Alternatively, the fabric can be made to conform to the inner surface 12 of the stator core 8 by interleaving strips of woven fabric 30-31 between fabric layers in the thick areas 17 of the stator core, as shown in FIG. 6. This can be accomplished, for example, by laying a fabric strip around the stator core 8, in a helical orientation that follows the path of tee portions 17 between the grooves 16-19, after each pass of the weaving machine. The fabric strips 30-31 can be cut from fabric separately woven from the same fibers as the continuous layers.
Although it is preferable to form the fibers into multi-dimensional network, for example, by weaving orthogonal sets of fibers into a fabric as previously discussed, the invention can also be practiced by wrapping the fibers around stator core 8 in an essentially one-dimensional array, for example, by dispensing with the fibers 22', 23', 24' and 25' shown in FIGS. 4 and 5 The fibers are then encapsulated in elastomer 9, as discussed above. In this configuration, the fibers can be oriented transversely to the stator axis or perpendicular to the helix angle, for example. Further, the fibers can be formed into braids 40, as shown in FIG. 7, by braiding several fiber strands together prior to, or during, the wrapping of the fibers about a mandrel. The braids 40 can be wrapper in layers similar to that previously discussed in connection with fibers woven into a fabric and preferably extend transversely around the stator.
The stator core formed according to the current invention has improved strength and rigidity compared to conventional solid elastomer stator cores so as to ensure that an interference fit will be achieved and maintained between the stator 2 and rotor 4, thereby providing good sealing of the cavities 14. Nevertheless, a stator core according to the current invention will be sufficiently flexible to undergo the required elastic deformation upon impact with the rotor lobes 18.
Perhaps more importantly, the fibers form heat conduction paths that improve heat transfer within the stator. For example, in the embodiment shown in FIGS. 4 and 5, the fiber network aids in the transfer of heat from the thick portions 17 of the stator core 8 between the grooves 16-19 that are subject to the maximum heat generation to the thinner portions within the grooves. Further, the use of a radial array of fibers, such as those in the embodiment shown in FIG. 4a, aids in transferring heat radially outward. Improving the heat transfer characteristics of the stator results in increased heat dissipation to the working fluid, thereby cooling the stator. Moreover, if the fibers are in contact with the housing 6, they permit the housing to act as a second heat sink in addition to the working fluid, thereby further improving the heat transfer. As can be readily appreciated, this improved heat transfer capability prevents overheating of the portions of the elastomer subject to the highest cyclic stresses. In any event, the fibers serve to strengthen and stiffen the elastomer so that it is better able to withstand a certain amount of degradation in properties without failure or chunking and can operate with less interference with the rotor without leakage.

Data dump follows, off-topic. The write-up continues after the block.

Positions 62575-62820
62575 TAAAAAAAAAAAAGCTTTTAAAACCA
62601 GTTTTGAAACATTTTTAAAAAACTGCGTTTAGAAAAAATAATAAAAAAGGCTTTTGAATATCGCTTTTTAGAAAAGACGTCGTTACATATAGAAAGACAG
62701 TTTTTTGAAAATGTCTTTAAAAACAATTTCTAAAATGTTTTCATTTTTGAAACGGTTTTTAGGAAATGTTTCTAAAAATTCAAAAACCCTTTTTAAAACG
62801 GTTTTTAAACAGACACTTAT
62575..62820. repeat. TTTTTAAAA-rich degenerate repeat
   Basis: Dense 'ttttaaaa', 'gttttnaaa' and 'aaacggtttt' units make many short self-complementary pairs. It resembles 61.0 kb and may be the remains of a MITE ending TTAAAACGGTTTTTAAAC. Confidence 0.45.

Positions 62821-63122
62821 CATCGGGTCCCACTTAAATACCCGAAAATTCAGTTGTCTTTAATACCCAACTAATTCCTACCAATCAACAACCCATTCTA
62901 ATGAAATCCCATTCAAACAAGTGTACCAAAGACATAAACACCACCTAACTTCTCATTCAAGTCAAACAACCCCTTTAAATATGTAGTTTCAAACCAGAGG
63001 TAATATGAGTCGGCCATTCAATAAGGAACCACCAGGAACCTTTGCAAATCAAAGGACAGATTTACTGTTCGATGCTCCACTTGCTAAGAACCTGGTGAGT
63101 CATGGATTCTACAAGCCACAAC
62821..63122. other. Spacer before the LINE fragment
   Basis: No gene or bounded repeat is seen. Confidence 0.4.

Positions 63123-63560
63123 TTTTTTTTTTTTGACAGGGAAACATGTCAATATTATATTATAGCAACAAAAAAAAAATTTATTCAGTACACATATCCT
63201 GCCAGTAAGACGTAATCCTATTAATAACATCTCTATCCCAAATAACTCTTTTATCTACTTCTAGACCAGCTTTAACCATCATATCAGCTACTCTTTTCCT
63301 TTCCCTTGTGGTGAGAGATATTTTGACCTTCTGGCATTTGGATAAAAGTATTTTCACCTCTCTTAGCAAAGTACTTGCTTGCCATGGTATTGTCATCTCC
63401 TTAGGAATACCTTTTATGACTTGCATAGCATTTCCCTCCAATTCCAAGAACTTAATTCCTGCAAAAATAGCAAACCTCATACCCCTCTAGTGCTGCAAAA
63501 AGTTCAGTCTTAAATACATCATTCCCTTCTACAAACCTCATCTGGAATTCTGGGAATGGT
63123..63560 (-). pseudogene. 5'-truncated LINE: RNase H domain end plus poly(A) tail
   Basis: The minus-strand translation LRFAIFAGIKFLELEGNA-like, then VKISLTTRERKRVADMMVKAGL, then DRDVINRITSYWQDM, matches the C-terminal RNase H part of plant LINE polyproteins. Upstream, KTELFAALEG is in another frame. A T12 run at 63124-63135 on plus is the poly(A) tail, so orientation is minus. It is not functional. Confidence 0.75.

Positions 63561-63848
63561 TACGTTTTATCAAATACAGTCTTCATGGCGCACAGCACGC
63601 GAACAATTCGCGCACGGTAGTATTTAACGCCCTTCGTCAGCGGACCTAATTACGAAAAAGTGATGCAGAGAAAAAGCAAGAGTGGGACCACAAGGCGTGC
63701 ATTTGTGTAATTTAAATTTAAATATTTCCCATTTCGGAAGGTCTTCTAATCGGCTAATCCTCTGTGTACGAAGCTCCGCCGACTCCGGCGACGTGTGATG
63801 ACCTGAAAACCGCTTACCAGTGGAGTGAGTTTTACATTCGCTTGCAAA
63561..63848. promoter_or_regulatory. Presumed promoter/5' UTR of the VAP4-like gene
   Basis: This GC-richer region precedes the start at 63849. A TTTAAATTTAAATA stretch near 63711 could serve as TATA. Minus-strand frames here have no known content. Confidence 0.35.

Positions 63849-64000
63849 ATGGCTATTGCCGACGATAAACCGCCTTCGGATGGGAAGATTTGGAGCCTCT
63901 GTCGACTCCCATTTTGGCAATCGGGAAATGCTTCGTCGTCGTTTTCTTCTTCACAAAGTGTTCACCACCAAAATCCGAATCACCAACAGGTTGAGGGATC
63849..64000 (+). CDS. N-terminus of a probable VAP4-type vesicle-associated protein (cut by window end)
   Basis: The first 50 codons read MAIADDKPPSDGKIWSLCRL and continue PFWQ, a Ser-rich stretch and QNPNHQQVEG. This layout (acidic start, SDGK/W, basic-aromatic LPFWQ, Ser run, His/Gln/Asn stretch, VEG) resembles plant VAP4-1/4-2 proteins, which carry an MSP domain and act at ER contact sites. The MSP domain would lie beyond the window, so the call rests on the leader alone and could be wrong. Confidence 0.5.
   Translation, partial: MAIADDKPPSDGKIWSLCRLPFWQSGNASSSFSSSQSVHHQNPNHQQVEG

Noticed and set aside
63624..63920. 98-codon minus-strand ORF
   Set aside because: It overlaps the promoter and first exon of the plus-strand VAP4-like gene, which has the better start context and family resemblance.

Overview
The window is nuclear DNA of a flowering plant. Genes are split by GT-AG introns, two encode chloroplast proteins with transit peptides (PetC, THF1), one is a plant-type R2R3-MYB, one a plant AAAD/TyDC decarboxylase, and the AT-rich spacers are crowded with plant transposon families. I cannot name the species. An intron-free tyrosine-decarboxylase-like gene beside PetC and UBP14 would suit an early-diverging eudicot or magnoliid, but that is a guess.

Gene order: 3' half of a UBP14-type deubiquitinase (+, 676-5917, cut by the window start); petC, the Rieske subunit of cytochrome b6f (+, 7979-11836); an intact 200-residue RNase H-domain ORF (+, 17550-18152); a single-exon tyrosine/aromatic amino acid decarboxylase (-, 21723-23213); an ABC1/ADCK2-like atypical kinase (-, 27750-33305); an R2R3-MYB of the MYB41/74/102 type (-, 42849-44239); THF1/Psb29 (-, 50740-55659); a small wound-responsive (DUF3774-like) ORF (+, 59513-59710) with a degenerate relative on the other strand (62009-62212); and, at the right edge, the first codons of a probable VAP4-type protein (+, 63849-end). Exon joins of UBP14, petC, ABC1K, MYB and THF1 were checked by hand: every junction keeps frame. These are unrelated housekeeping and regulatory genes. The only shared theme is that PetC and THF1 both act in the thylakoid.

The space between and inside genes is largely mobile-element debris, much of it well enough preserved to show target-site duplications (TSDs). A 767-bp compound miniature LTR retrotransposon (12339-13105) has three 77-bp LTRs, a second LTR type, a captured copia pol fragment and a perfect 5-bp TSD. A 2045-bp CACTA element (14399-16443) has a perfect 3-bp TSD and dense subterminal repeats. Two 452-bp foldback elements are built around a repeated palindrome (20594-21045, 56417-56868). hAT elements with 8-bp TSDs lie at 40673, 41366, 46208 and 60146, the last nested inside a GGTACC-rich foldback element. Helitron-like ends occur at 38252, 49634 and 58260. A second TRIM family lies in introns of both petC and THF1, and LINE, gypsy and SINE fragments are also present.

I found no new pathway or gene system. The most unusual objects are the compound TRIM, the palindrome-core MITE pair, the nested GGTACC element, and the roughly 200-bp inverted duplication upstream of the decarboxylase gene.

Although the current invention has been illustrated in connection with a helicoidal type pump/motor, the invention is also applicable to other fluid handling devices in which an elastomeric stator is used. Accordingly, the present invention may be embodied in other specific torn without departing from the spirit or essential attributes thereof and, accordingly, reference should be made to the appended claims, rather than to the foregoing specification, as indicating the scope of the invention.
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|EP1344936A1 *||Jan 10, 2003||Sep 17, 2003||Schlumberger Holdings Limited||Fibre reinforced liner material for moineau-type motor and method of forming|
|WO2007087552A2 *||Jan 24, 2007||Aug 2, 2007||National Oilwell Varco, L.P.||Positive displacement motor / progressive cavity pump|
|WO2012024215A2 *||Aug 15, 2011||Feb 23, 2012||National Oilwell Varco, L.P.||Reinforced stators and fabrication methods|
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|U.S. Classification||418/48, 418/153|
|Oct 21, 1998||AS||Assignment|